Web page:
And that is exactly what had happened, Elizabeth reflected rather ruefully a few days later. Helen had not actually done any painting yet, but she had made copious preparations. She had been hardly indoors, but had trudged around the grounds, sketchpad in hand, staring and touching, trying to get behind the outer surfaces to the reality within, she told a fascinated Elizabeth. The latter felt very much alone without her husband and without any companionship except that of her baby and the occasional meeting with her guest.
But she was pleased, nevertheless. Helen was clearly not the insipid, moody little girl that she had expected. In fact, Elizabeth suspected that she was a highly intelligent and artistic girl, whose talents had never been either appreciated or encouraged. And the change of scene was obviously doing her a great deal of good. There was a new sparkle in her eyes, fresh color in her cheeks, and a welcome intensity in her expression. Elizabeth was beginning to like her and she was beginning to understand why William had fallen in love with her. She even felt she had a glimmering of understanding of how those two had come to flout convention to such a shocking degree as to have created a child outside marriage.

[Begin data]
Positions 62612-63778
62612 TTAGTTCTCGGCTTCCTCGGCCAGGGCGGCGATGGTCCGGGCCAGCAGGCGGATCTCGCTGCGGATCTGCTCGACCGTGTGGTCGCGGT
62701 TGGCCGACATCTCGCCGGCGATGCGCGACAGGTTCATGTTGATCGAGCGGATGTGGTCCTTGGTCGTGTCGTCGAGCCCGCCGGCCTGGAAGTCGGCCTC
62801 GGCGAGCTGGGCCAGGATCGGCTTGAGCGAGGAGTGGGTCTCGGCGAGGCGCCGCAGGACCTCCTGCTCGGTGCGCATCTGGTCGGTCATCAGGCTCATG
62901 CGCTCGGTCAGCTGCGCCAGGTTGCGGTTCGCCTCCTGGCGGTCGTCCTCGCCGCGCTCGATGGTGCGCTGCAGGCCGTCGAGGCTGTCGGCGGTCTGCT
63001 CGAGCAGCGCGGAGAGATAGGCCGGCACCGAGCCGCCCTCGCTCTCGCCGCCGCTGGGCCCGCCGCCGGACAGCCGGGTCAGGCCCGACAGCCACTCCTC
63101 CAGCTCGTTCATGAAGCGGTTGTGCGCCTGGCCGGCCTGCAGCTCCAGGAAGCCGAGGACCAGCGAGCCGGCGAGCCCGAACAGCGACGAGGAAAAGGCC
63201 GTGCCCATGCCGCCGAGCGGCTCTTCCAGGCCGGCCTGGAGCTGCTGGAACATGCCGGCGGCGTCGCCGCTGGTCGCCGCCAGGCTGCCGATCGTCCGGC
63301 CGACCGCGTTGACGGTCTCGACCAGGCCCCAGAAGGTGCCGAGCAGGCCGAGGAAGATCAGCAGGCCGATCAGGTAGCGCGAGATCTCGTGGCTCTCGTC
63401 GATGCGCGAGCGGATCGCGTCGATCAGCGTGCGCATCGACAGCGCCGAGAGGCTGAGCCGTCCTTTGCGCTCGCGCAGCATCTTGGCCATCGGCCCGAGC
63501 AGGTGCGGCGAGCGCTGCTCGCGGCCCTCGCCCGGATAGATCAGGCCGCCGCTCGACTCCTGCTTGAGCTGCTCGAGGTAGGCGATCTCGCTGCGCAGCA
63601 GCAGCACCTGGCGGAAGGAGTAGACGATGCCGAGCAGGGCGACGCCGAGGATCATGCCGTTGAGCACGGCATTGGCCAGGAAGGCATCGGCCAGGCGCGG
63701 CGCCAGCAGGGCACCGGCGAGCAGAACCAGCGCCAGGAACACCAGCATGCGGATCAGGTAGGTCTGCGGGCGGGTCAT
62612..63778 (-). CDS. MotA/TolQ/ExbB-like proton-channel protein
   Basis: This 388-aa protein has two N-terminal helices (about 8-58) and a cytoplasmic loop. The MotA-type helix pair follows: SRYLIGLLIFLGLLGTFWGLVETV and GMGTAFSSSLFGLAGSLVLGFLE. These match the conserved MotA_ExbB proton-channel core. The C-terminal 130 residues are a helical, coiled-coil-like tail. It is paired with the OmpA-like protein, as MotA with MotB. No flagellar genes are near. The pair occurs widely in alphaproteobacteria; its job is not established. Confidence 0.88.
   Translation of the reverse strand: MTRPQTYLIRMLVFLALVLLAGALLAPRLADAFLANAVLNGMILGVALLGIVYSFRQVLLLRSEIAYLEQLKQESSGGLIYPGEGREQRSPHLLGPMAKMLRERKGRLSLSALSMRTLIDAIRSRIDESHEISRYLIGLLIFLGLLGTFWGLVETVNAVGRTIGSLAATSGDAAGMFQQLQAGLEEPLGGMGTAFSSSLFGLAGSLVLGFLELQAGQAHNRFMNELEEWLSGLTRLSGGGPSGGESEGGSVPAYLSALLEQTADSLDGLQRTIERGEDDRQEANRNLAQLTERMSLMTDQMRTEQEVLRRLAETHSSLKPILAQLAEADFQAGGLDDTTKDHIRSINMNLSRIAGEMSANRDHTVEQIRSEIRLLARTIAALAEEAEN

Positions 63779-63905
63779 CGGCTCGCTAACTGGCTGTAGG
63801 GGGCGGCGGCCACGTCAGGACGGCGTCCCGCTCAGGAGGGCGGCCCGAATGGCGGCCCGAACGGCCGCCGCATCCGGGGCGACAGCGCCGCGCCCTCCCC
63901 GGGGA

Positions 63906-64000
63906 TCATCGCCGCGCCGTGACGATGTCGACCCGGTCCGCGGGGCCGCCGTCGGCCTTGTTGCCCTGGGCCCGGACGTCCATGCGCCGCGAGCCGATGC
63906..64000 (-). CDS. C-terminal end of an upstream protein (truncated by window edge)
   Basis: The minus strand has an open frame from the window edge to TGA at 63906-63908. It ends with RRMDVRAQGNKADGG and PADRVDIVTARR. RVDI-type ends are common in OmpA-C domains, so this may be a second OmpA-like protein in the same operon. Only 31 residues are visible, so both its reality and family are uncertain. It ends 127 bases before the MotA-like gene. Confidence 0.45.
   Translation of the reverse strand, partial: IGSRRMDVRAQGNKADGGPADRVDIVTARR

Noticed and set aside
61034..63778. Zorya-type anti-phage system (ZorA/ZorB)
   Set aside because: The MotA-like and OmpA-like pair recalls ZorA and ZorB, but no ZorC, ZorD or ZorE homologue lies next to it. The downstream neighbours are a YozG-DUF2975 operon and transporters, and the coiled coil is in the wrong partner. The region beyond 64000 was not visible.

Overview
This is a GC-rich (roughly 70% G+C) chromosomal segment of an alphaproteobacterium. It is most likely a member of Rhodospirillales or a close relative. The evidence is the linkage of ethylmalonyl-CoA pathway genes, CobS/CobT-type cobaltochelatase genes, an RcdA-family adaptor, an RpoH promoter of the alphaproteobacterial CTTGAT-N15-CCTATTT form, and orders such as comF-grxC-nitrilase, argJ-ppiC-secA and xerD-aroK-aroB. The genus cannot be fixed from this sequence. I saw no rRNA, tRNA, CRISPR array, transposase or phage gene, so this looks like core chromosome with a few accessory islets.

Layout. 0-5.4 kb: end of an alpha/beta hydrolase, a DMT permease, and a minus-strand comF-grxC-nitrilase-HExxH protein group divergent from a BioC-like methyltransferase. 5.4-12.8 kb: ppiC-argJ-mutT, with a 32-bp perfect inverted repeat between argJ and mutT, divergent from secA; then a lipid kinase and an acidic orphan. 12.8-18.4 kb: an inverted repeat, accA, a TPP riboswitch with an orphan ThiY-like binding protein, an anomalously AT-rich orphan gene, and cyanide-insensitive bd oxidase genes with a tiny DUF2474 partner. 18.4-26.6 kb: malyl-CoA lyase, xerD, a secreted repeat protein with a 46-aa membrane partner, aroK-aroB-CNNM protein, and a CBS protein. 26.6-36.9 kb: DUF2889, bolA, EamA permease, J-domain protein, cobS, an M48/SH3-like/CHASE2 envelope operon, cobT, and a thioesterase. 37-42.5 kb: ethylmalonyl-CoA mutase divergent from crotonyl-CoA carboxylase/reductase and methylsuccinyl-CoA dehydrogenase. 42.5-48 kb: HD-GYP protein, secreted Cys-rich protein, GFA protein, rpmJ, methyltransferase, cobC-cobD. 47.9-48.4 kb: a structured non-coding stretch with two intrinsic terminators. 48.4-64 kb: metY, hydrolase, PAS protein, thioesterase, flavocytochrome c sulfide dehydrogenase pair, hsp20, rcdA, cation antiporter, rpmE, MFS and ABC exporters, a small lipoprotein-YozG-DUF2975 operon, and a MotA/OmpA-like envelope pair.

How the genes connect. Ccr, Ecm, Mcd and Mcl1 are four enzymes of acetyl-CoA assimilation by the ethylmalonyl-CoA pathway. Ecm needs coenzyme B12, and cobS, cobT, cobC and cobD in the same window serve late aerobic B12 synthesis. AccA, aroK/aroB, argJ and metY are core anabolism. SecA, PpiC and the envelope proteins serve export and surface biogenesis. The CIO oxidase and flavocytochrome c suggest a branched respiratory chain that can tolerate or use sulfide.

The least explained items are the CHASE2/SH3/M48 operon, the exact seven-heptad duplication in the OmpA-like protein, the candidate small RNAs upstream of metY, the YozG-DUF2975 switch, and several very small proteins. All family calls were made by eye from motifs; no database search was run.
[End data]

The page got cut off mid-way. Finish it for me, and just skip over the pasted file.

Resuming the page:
She longed for the arrival of Robert at the end of the first week. She wanted to share her discoveries with him, and she wanted to discuss with him how they might best bring together again these two people who so clearly loved and needed each other.
Helen had indeed become absorbed again in her painting, but not quite to the extent that Elizabeth believed. She was enchanted by the scenery of the Hetherington grounds. There were no formal gardens, and Helen was glad. She could admire formality, but she could not love it. It seemed almost sacrilegious to take nature and try to subdue it to man's idea of beauty and symmetry. Nature was perfect in itself. Man could not improve on it. There seemed to her almost an absurdity about constructing little hedgerows, all carefully cut and shaped so that they lacked any spontaneity, and flower gardens, where flowers were given strict instructions to grow a uniform color and a uniform height. And marble statues of Greek gods or cherubs always seemed to her totally inappropriate in an English countryside. The rains and the temperate climate of England produced vegetation enough and color enough that it did not need embellishment. It was not that the Hetherington grounds were uncared for. She had discovered that the gardener had four helpers and that all five of them were constantly busy. But their efforts were used to aid nature rather than to distort it.